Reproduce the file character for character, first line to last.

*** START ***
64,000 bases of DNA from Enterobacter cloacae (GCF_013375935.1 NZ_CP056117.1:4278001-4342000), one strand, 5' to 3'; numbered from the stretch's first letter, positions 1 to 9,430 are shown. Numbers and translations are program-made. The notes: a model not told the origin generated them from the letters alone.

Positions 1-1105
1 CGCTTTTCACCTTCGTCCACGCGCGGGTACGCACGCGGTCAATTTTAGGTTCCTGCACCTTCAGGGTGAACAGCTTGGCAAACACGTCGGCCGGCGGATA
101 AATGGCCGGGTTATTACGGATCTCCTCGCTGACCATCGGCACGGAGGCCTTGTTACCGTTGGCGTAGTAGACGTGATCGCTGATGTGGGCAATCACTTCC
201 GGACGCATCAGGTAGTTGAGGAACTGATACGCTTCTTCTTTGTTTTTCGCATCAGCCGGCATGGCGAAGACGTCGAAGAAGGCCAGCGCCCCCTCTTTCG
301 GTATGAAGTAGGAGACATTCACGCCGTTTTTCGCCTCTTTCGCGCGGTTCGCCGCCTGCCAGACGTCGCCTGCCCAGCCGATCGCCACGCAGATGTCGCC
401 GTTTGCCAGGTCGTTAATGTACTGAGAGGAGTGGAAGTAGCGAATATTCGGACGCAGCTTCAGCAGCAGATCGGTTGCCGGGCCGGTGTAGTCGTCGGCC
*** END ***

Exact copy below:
64,000 bases of DNA from Enterobacter cloacae (GCF_013375935.1 NZ_CP056117.1:4278001-4342000), one strand, 5' to 3'; numbered from the stretch's first letter, positions 1 to 9,430 are shown. Numbers and translations are program-made. The notes: a model not told the origin generated them from the letters alone.

Positions 1-1105
1 CGCTTTTCACCTTCGTCCACGCGCGGGTACGCACGCGGTCAATTTTAGGTTCCTGCACCTTCAGGGTGAACAGCTTGGCAAACACGTCGGCCGGCGGATA
101 AATGGCCGGGTTATTACGGATCTCCTCGCTGACCATCGGCACGGAGGCCTTGTTACCGTTGGCGTAGTAGACGTGATCGCTGATGTGGGCAATCACTTCC
201 GGACGCATCAGGTAGTTGAGGAACTGATACGCTTCTTCTTTGTTTTTCGCATCAGCCGGCATGGCGAAGACGTCGAAGAAGGCCAGCGCCCCCTCTTTCG
301 GTATGAAGTAGGAGACATTCACGCCGTTTTTCGCCTCTTTCGCGCGGTTCGCCGCCTGCCAGACGTCGCCTGCCCAGCCGATCGCCACGCAGATGTCGCC
401 GTTTGCCAGGTCGTTAATGTACTGAGAGGAGTGGAAGTAGCGAATATTCGGACGCAGCTTCAGCAGCAGATCGGTTGCCGGGCCGGTGTAGTCGTCGGCC